POSITIVE SCREENING: Selecting investments on the basis of meeting a designated ESG standard, rating or requirement where (A) the exclusive purpose is to enhance portfolio return or reduce portfolio risk, (B) the primary purpose is for non-investment performance reasons, such as the promotion of an ESG public policy, and a secondary purpose is to enhance portfolio return or reduce portfolio risk or (C) the exclusive purpose is for one or more non-investment performance reasons, such as the promotion of an ESG public policy.

RESPONSIBLE INVESTING: Selecting investments where (A) the primary purpose is for non-investment performance reasons, namely the promotion of a GOVERNANCE ESG FACTOR, and a secondary purpose is to enhance portfolio return or reduce portfolio risk or (B) the exclusive purpose is for one or more non-investment performance reasons, namely the promotion of a GOVERNANCE ESG FACTOR.

SOCIAL: Issues or facts related to human relations of an ISSUER, such as employee relations, community relations, board diversity, human rights, demography, food security, poverty/inequality, child labor and health and safety.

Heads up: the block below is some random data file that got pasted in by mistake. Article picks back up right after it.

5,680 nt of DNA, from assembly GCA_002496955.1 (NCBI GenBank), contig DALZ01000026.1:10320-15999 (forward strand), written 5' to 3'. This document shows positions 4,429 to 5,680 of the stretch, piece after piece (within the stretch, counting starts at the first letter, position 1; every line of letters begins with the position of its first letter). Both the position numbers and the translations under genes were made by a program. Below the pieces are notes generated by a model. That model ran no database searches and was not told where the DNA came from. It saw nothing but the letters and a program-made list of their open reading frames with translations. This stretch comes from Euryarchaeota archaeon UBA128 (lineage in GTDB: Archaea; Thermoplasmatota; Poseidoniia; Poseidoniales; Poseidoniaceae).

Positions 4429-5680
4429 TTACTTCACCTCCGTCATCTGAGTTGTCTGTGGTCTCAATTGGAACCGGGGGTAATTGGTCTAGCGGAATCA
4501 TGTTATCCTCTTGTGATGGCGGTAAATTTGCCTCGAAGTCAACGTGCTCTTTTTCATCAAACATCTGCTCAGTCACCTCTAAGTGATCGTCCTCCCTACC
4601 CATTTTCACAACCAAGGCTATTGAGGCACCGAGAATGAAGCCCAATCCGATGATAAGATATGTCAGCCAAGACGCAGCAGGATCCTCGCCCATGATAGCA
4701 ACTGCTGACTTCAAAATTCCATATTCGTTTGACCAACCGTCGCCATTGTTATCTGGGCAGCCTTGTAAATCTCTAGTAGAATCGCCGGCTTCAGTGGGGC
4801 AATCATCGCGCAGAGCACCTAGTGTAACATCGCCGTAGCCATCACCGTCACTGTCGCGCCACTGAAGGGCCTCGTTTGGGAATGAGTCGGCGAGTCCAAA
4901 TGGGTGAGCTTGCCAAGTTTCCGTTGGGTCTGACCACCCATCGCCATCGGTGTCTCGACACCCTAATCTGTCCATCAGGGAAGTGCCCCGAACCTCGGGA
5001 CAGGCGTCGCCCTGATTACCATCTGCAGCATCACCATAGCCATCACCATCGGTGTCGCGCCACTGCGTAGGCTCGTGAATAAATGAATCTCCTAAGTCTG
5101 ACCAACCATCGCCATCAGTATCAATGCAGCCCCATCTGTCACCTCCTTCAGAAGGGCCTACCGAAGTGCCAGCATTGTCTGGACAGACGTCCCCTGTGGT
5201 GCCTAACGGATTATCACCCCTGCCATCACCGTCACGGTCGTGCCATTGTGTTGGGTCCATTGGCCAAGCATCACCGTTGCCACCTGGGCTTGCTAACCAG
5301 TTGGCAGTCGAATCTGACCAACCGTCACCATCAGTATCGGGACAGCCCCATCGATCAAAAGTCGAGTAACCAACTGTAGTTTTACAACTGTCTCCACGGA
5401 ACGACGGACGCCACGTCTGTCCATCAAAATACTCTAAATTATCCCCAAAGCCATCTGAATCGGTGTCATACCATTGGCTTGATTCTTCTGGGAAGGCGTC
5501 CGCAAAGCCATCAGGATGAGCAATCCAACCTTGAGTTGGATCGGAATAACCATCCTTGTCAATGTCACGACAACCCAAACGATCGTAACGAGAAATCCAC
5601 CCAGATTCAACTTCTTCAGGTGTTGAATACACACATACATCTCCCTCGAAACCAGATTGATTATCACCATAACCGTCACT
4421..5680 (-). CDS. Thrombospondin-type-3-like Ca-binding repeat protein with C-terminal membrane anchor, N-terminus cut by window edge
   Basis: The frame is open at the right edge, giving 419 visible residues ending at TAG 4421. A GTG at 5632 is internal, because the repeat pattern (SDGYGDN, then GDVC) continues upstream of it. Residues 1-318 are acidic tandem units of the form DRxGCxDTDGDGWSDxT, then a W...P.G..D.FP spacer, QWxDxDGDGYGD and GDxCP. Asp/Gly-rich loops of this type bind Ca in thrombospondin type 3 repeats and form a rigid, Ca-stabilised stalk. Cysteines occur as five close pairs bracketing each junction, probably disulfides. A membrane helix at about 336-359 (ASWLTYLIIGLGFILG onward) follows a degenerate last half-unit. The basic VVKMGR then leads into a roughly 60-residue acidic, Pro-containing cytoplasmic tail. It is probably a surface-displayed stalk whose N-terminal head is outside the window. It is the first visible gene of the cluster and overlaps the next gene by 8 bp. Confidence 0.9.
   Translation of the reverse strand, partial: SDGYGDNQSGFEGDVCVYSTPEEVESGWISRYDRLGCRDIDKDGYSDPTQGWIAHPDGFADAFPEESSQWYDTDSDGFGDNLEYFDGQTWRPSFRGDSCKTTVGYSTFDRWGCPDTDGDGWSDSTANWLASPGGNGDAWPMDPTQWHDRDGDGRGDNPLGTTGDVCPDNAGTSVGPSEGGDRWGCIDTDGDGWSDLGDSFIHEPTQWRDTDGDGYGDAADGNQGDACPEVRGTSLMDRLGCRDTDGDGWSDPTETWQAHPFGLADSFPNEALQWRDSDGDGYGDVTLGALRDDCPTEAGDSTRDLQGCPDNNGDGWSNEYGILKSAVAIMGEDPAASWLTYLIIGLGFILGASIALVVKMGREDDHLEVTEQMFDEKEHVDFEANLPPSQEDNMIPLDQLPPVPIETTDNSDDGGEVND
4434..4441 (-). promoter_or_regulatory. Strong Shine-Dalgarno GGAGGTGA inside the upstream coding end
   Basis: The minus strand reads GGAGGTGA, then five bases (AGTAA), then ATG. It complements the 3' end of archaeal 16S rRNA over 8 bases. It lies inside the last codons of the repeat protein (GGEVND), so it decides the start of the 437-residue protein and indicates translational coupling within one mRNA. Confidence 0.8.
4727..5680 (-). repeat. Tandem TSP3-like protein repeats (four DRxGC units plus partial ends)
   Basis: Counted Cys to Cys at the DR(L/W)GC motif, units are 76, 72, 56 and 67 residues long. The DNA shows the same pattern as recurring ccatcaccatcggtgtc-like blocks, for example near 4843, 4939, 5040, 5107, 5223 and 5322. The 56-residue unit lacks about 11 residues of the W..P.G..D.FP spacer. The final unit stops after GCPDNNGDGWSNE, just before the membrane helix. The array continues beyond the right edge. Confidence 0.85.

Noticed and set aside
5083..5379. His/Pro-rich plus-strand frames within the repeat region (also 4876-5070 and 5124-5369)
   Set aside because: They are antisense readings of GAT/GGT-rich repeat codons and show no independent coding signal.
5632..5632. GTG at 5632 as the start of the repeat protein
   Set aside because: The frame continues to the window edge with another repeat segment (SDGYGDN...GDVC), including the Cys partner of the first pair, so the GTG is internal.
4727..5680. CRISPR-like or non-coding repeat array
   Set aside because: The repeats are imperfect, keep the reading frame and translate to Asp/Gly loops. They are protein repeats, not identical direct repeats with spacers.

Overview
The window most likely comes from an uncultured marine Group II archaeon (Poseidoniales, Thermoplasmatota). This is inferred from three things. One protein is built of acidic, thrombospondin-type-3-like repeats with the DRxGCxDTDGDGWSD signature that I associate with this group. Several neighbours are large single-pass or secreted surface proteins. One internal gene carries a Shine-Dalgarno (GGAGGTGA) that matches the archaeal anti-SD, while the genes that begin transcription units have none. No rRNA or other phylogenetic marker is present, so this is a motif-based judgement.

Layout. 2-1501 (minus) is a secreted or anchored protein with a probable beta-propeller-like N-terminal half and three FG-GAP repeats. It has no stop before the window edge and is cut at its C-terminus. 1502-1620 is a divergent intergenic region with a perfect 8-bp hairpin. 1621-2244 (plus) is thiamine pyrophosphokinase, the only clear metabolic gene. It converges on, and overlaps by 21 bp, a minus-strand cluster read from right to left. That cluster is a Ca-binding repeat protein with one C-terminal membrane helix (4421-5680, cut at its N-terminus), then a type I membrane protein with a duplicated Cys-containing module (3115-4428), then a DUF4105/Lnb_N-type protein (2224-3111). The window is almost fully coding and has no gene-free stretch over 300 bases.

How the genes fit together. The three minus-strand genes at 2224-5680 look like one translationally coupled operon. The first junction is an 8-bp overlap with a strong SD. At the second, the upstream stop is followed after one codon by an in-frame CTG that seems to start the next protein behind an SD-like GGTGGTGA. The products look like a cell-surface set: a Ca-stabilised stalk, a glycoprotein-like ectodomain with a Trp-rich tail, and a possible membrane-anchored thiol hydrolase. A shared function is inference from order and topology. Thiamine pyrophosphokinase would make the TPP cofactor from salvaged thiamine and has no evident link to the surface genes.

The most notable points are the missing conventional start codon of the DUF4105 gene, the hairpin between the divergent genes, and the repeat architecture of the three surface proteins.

SOCIALLY RESPONSIBLE INVESTING: Selecting investments where (A) the primary purpose is for non-investment performance reasons, namely the promotion of a SOCIAL ESG FACTOR, and a secondary purpose is to enhance portfolio return or reduce portfolio risk or (B) the exclusive purpose is for one or more non-investment performance reasons, namely the promotion of a SOCIAL ESG FACTOR.

SUSTAINABLE INVESTING: Selecting investments where (A) the primary purpose is for non-investment performance reasons, namely the promotion of an ENVIRONMENTAL ESG FACTOR, and a secondary purpose is to enhance portfolio return or reduce portfolio risk or (B) the exclusive purpose is for one or more non-investment performance reasons, namely the promotion of an ENVIRONMENTAL ESG FACTOR.

THEMATIC INVESTING: Utilizing NEGATIVE SCREENING, POSITIVE SCREENING, INTEGRATION and/or ENGAGEMENT to invest in ISSUERS that share a common ESG purpose, industry or product.